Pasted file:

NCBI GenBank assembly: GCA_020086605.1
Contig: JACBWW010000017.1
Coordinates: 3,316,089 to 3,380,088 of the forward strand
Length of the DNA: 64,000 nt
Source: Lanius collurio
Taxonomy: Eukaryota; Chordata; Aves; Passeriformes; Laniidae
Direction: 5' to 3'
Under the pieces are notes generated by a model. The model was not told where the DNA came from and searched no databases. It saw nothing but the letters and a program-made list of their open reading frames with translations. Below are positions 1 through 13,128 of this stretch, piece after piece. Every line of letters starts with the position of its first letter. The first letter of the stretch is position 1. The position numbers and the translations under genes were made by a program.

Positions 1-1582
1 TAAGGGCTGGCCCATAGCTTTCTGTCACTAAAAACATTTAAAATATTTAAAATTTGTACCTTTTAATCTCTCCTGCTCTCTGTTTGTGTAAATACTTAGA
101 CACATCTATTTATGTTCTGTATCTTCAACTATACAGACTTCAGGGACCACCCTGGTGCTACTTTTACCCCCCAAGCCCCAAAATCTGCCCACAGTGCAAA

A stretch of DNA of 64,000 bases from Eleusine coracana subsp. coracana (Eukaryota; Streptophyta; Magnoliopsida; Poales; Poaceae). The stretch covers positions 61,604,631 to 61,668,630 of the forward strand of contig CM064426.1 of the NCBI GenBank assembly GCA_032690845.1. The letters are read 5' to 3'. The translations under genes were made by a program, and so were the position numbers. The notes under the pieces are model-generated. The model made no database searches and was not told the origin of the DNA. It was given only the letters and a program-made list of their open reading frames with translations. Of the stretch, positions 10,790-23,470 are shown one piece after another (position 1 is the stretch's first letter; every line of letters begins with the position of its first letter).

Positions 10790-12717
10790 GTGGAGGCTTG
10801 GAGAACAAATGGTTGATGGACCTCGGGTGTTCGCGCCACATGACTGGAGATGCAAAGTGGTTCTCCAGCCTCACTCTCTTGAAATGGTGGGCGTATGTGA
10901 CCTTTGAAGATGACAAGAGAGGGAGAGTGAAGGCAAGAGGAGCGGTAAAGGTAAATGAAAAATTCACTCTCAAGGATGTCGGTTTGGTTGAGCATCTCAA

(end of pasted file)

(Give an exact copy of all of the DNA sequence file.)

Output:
NCBI GenBank assembly: GCA_020086605.1
Contig: JACBWW010000017.1
Coordinates: 3,316,089 to 3,380,088 of the forward strand
Length of the DNA: 64,000 nt
Source: Lanius collurio
Taxonomy: Eukaryota; Chordata; Aves; Passeriformes; Laniidae
Direction: 5' to 3'
Under the pieces are notes generated by a model. The model was not told where the DNA came from and searched no databases. It saw nothing but the letters and a program-made list of their open reading frames with translations. Below are positions 1 through 13,128 of this stretch, piece after piece. Every line of letters starts with the position of its first letter. The first letter of the stretch is position 1. The position numbers and the translations under genes were made by a program.

Positions 1-1582
1 TAAGGGCTGGCCCATAGCTTTCTGTCACTAAAAACATTTAAAATATTTAAAATTTGTACCTTTTAATCTCTCCTGCTCTCTGTTTGTGTAAATACTTAGA
101 CACATCTATTTATGTTCTGTATCTTCAACTATACAGACTTCAGGGACCACCCTGGTGCTACTTTTACCCCCCAAGCCCCAAAATCTGCCCACAGTGCAAA

A stretch of DNA of 64,000 bases from Eleusine coracana subsp. coracana (Eukaryota; Streptophyta; Magnoliopsida; Poales; Poaceae). The stretch covers positions 61,604,631 to 61,668,630 of the forward strand of contig CM064426.1 of the NCBI GenBank assembly GCA_032690845.1. The letters are read 5' to 3'. The translations under genes were made by a program, and so were the position numbers. The notes under the pieces are model-generated. The model made no database searches and was not told the origin of the DNA. It was given only the letters and a program-made list of their open reading frames with translations. Of the stretch, positions 10,790-23,470 are shown one piece after another (position 1 is the stretch's first letter; every line of letters begins with the position of its first letter).

Positions 10790-12717
10790 GTGGAGGCTTG
10801 GAGAACAAATGGTTGATGGACCTCGGGTGTTCGCGCCACATGACTGGAGATGCAAAGTGGTTCTCCAGCCTCACTCTCTTGAAATGGTGGGCGTATGTGA
10901 CCTTTGAAGATGACAAGAGAGGGAGAGTGAAGGCAAGAGGAGCGGTAAAGGTAAATGAAAAATTCACTCTCAAGGATGTCGGTTTGGTTGAGCATCTCAA